BACKGROUND: We describe body composition, lipid metabolism and Stearoyl-CoA desaturase-1 (SCD-1) indices in patients with classical homocystinuria (HCU). METHODS: Eleven treated HCU patients and 16 healthy controls were included. Body composition and bone mineral density were assessed by dual X-ray absorptiometry. Sulfur amino acids (SAA) and their derivatives (total homocysteine, cysteine, methionine, S-adenosylmethionine, S-adenosylhomocysteine, and glutathione), lipids (free fatty acids, acylcarnitines, triglycerides and lipoproteins), glucose, insulin, leptin, adiponectin, and isoprostanes were measured in plasma. Insulin resistance was evaluated by HOMA-IR. To estimate liver SCD-1 activity, SCD-16 [16:1(n-7)/16:0] and SCD-18 [18:1(n-9)/18:0] desaturation indices were determined. RESULTS: In HCU patients, SCD-16 index was significantly reduced (p=0.03). A trend of an association of SCD-16 index with cysteine was observed (r=0.624, p=0.054). HCU patients displayed lower lean mass (p<0.05), with no differences in fat mass percentage. Leptin and low-density lipoprotein concentrations were lower in HCU patients (p<0.05). Femur bone mineral density Z-scores were correlated with plasma cysteine (r=0.829; p=0.04) and total homocysteine (r=-0.829; p=0.04) in HCU patients. CONCLUSIONS: We report alterations in leptin and SCD-1 in HCU patients. These results agree with previous findings from epidemiologic and animal studies, and support a role for SAA on lipid homeostasis.


Assuntos
Aminoácidos Sulfúricos/sangue , Homocistinúria/sangue , Leptina/sangue , Metabolismo dos Lipídeos , Estearoil-CoA Dessaturase/sangue , Adulto , Densidade Óssea , Feminino , Homocistinúria/metabolismo , Homocistinúria/fisiopatologia , Humanos , Masculino , Adulto Jovem
11.
Orphanet J Rare Dis ; 12(1): 135, 2017 08 01.
Artigo em Inglês | MEDLINE | ID: mdl-28764801

RESUMO

Mitochondrial neurogastrointestinal encephalomyopathy (MNGIE) is a rare, autosomal-recessive mitochondrial disorder caused by TYMP mutations presenting with a multisystemic, often lethal syndrome of progressive leukoencephalopathy, ophthalmoparesis, demyelinating neuropathy, cachexia and gastrointestinal dysmotility. Hemodialysis (HMD) has been suggested as a treatment to reduce accumulation of thymidine and deoxyuridine. However, all studies so far have failed to measure the toxic metabolites in cerebrospinal fluid (CSF), which is the crucial compartment for CNS damage.Our study is the first prospective, longitudinal investigation, exploiting detailed serial testing of predefined clinical and molecular outcome parameters (including serial CSF assessments) in a 29-year-old MNGIE patient undergoing 1 year of extensive HMD. We demonstrate that HMD only transiently restores increased serum and urine levels of thymidine and deoxyuridine, but fails to reduce CSF levels of the toxic metabolites and is ineffective to influence neurological function. These findings have direct important implications for clinical practice: They prevent a burdensome, long-term invasive, but ultimately probably ineffective procedure in future MNGIE patients.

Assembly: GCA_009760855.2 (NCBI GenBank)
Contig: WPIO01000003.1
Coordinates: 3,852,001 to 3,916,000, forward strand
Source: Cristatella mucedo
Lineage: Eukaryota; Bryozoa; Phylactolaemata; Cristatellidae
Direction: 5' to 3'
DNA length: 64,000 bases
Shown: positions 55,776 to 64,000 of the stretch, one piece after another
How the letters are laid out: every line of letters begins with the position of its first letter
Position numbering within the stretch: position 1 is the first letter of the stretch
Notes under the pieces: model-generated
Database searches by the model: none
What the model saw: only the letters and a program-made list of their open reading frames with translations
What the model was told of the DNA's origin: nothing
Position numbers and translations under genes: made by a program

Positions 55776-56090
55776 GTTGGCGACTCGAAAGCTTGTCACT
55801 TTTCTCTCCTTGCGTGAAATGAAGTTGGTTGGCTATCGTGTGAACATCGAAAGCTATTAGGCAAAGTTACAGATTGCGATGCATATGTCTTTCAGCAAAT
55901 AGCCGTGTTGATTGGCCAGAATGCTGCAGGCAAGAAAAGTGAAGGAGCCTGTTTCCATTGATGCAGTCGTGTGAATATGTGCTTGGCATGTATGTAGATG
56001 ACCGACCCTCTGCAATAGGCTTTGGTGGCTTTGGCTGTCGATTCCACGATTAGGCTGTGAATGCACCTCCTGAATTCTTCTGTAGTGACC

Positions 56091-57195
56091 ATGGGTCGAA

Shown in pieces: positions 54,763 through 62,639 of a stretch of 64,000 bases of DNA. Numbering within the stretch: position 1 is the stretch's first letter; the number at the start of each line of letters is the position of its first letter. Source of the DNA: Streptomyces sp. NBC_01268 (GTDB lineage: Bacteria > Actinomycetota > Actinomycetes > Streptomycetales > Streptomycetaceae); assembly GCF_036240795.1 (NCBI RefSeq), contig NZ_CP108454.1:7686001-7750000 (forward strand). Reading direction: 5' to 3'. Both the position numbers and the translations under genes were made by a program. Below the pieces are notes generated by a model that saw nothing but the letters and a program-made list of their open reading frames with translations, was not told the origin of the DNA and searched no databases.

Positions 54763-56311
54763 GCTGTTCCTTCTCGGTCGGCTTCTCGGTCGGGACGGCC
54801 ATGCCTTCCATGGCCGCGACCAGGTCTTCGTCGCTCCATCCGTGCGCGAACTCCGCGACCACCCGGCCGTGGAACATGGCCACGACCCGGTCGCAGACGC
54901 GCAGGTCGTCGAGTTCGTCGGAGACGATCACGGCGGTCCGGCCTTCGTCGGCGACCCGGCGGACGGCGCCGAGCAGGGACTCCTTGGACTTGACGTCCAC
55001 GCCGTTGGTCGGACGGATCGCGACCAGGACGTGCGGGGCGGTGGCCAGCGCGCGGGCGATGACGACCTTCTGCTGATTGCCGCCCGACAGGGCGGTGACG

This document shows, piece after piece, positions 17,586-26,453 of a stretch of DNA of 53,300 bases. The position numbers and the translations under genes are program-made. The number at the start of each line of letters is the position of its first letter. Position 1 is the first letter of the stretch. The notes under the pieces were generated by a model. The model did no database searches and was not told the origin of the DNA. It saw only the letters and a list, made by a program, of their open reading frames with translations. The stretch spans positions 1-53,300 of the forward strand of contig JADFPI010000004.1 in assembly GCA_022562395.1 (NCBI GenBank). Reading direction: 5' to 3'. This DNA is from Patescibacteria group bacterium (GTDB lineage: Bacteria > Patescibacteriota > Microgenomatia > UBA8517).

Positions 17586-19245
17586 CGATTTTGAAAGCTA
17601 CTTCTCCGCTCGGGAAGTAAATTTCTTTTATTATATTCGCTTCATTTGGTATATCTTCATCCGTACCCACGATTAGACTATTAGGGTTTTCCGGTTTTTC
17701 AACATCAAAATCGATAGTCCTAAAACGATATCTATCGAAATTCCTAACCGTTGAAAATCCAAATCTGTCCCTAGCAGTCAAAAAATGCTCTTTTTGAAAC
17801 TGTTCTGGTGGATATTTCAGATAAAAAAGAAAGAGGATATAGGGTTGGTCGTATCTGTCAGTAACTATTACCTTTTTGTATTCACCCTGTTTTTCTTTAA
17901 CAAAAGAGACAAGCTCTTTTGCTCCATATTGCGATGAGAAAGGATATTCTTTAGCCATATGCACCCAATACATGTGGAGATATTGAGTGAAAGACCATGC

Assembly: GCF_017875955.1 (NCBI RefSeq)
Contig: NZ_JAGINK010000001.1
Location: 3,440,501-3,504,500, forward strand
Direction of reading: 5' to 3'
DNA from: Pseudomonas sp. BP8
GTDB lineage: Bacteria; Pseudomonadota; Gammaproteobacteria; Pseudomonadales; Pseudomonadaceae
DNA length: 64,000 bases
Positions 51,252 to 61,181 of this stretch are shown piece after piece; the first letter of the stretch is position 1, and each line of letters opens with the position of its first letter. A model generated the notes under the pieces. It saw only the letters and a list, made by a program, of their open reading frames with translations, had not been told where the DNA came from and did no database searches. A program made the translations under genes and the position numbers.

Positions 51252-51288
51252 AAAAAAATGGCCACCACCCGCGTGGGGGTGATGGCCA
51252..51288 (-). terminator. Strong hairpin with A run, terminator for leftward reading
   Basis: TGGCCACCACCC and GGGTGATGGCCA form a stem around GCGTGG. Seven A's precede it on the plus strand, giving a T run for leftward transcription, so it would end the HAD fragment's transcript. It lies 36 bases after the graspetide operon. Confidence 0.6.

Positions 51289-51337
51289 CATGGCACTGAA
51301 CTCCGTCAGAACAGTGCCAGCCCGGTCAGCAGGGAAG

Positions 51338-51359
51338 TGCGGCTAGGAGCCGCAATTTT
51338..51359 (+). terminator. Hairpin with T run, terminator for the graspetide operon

Assuntos
Doenças do Sistema Nervoso Central/etiologia , Desoxiuridina/sangue , Pseudo-Obstrução Intestinal/terapia , Encefalomiopatias Mitocondriais/terapia , Diálise Renal , Timidina/sangue , Adulto , Doenças do Sistema Nervoso Central/patologia , Doenças do Sistema Nervoso Central/terapia , Desoxiuridina/urina , Humanos , Pseudo-Obstrução Intestinal/genética , Pseudo-Obstrução Intestinal/patologia , Masculino , Encefalomiopatias Mitocondriais/genética , Encefalomiopatias Mitocondriais/patologia , Mutação , Doenças Raras , Timidina/urina , Timidina Fosforilase
13.
Scand J Clin Lab Invest ; 77(6): 410-414, 2017 Oct.
Artigo em Inglês | MEDLINE | ID: mdl-28678543

RESUMO

Determining blood concentrations of the amino acids homocysteine, tryptophan, tyrosine and phenylalanine in children is of value in the clinical practice. Over the past decades, the use of blood spot samples to examine amino acid concentrations is increasing rapidly. In children, the use of blood spot samples is especially of relevance, as this method is much less invasive than venous blood sampling. Currently, no paediatric reference values for amino acids in blood spots are available. The aim of the current study was to establish reference values for blood spot concentrations of total homocysteine, tryptophan, tyrosine and phenylalanine in school-age children. Dried blood spots were obtained in a community sample of 104 healthy children, aged 6-12 years old (52% males). Blood spot concentrations of total homocysteine, tryptophan, tyrosine and phenylalanine were determined by positive electrospray liquid chromatography-tandem mass spectrometry. Parents of participants completed questions regarding demographic characteristics. Our sample consisted of healthy children from various ethnic backgrounds, with varying levels of socioeconomic status, in line with the composition of the Dutch society. Blood spot concentrations of total homocysteine, tryptophan, tyrosine and phenylalanine were similar in males and females, and independent of age. In conclusion, paediatric reference values for blood spot concentrations of total homocysteine, tryptophan, tyrosine and phenylalanine were established, which could be of use in the clinical practice.